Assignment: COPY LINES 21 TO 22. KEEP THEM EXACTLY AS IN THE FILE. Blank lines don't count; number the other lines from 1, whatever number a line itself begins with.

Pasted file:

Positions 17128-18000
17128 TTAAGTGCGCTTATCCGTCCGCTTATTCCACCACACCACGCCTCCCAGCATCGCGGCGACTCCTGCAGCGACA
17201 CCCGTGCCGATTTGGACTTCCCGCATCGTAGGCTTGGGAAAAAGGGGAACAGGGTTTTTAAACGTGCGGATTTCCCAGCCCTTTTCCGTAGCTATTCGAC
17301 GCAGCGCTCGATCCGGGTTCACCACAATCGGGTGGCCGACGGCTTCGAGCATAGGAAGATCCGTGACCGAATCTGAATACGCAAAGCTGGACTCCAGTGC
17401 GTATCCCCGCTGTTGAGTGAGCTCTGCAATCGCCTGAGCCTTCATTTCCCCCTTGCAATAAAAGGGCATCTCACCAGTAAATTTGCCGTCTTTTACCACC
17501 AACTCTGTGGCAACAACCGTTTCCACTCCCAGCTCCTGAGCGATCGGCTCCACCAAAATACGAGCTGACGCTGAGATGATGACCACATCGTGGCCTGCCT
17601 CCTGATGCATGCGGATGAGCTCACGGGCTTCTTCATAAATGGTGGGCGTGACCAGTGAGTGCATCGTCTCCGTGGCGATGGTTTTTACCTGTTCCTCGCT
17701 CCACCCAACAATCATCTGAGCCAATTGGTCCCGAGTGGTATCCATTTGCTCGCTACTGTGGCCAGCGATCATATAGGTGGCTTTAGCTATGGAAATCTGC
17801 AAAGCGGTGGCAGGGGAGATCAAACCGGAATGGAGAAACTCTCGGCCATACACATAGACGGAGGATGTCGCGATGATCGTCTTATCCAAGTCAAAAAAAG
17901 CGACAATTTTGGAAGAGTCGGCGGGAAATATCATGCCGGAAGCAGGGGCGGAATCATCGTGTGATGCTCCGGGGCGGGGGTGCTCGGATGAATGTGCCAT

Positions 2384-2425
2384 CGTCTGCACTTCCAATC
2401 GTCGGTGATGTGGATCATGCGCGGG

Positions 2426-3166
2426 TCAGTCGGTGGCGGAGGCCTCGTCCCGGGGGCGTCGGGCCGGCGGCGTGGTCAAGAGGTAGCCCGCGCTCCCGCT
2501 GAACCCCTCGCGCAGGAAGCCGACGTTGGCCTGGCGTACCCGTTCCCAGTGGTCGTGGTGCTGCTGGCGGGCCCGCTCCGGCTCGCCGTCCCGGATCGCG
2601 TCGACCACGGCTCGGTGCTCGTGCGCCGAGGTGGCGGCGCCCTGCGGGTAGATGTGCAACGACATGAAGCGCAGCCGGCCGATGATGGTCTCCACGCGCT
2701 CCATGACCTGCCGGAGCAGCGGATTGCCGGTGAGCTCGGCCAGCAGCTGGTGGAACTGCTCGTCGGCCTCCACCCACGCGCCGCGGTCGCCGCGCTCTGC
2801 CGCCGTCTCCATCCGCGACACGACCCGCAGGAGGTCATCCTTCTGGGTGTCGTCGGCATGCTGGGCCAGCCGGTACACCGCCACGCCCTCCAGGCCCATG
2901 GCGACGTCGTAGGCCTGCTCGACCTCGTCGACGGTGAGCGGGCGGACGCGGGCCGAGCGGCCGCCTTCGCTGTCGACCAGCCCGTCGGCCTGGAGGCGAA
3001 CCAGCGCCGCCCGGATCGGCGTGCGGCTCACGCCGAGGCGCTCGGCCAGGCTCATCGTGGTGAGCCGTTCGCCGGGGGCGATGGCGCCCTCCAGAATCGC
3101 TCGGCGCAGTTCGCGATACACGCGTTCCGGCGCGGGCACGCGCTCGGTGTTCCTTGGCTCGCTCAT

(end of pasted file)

3001 CCAGCGCCGCCCGGATCGGCGTGCGGCTCACGCCGAGGCGCTCGGCCAGGCTCATCGTGGTGAGCCGTTCGCCGGGGGCGATGGCGCCCTCCAGAATCGC
3101 TCGGCGCAGTTCGCGATACACGCGTTCCGGCGCGGGCACGCGCTCGGTGTTCCTTGGCTCGCTCAT